Paul Krugman argues that it’s hard to tell the difference between the economies of the UK and France these days. He seems to be cherry-picking the numbers to make a point about the value (or the lack thereof) for austerity policies (the UK favors it, France less so). That’s an important discussion, but before you can have a productive debate it’s essential to look at the numbers clearly. Krugman cites GDP data across the past several years, but this isn’t very convincing for arguing that the nations are one and the same when it comes to macro trends of late. When you move closer to the recently published numbers, a different perspective emerges.
As a quick example, consider how the UK and France stack up on four key metrics via Eurostat numbers for industrial production, employment, retail spending, and real GDP. Ok, on the retail front, the two countries look similar: spending is a touch stronger in France vs. Britain. But in the other three indicators there’s no comparison: the UK’s doing clearly doing better, and by more than trivial degrees. This is particularly clear in employment: it’s higher by 1.3% through last year’s third quarter in Britain vs. a modest decline in France over the same period.
In fact, there’s quite a bit more economic news beyond these numbers that tell us that the UK macro trend looks quite a bit stronger relative to what we’re seeing in France. For instance, Markit’s purchasing managers indexes reflect growth in Britain vs. contraction in France. Sure, the future’s uncertain and so all this could change. But if we look at a broad set of indicators, and consider how they’ve unfolded over, say, the past six months, it’s hard to ignore the differences.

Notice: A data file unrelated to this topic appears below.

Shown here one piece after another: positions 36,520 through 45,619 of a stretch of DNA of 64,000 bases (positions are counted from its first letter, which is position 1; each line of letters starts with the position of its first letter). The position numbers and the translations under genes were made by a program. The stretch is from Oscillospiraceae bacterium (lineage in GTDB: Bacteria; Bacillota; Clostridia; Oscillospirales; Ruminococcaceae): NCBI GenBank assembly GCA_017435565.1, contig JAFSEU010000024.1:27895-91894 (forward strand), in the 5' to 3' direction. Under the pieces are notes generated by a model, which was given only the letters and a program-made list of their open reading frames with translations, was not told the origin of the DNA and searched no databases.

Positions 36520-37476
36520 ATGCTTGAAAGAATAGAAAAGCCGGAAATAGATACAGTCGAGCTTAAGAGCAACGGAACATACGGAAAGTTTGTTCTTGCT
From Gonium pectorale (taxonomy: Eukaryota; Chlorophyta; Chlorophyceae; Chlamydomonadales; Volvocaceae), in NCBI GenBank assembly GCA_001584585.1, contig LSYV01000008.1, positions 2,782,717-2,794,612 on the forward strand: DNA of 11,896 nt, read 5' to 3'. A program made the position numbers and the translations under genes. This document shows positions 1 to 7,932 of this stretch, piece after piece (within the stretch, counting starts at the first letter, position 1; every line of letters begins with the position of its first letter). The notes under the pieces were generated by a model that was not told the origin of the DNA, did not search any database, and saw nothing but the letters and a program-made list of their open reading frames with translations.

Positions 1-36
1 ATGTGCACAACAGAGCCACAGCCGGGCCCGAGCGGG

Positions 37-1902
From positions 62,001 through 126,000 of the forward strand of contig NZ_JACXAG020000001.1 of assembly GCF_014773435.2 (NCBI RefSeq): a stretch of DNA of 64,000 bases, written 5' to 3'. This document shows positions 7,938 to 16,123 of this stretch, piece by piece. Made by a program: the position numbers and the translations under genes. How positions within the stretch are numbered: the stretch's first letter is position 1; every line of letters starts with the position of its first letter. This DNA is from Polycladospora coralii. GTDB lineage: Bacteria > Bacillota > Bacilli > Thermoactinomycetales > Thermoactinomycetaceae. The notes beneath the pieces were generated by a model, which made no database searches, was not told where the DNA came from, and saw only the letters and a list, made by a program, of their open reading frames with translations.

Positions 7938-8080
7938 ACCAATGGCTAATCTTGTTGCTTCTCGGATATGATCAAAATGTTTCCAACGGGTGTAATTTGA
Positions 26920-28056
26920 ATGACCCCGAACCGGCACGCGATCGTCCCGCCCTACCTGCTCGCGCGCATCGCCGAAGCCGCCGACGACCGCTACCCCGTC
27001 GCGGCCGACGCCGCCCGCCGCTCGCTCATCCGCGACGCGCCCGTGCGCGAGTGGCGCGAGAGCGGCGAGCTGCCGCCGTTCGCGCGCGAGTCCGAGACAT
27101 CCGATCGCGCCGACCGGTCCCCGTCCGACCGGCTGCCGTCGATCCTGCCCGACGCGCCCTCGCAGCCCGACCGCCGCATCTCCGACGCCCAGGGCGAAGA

What’s more, it’s not difficult to find analysts who think that the UK edge will roll on. For example, the IMF this week published new economic forecasts and projected that UK GDP will grow 2.4% in 2014 vs. a sluggish 0.9% for France.
Let’s also not forget that the great debate about policy at the moment for Britain is whether the Bank of England should consider raising interest rates sooner rather than later because the jobless rate has fallen faster than the central bank expected. As Reuters reported earlier this week, “the unemployment rate dropped to 7.1 percent in the three months to November, a fraction above the 7 percent level which the bank has said is its threshold for thinking about raising interest rates from their current all-time low of 0.5 percent.” In France, by comparison, disinflation/deflation worries are lurking.
Politics, it seems, may be clouding Krugman’s analysis. Okay, we can debate why Britain is growing faster than France. And we should have that debate. But for the moment, it’s hard to make a case that the two economies are one in the same when it comes to assessing macro momentum.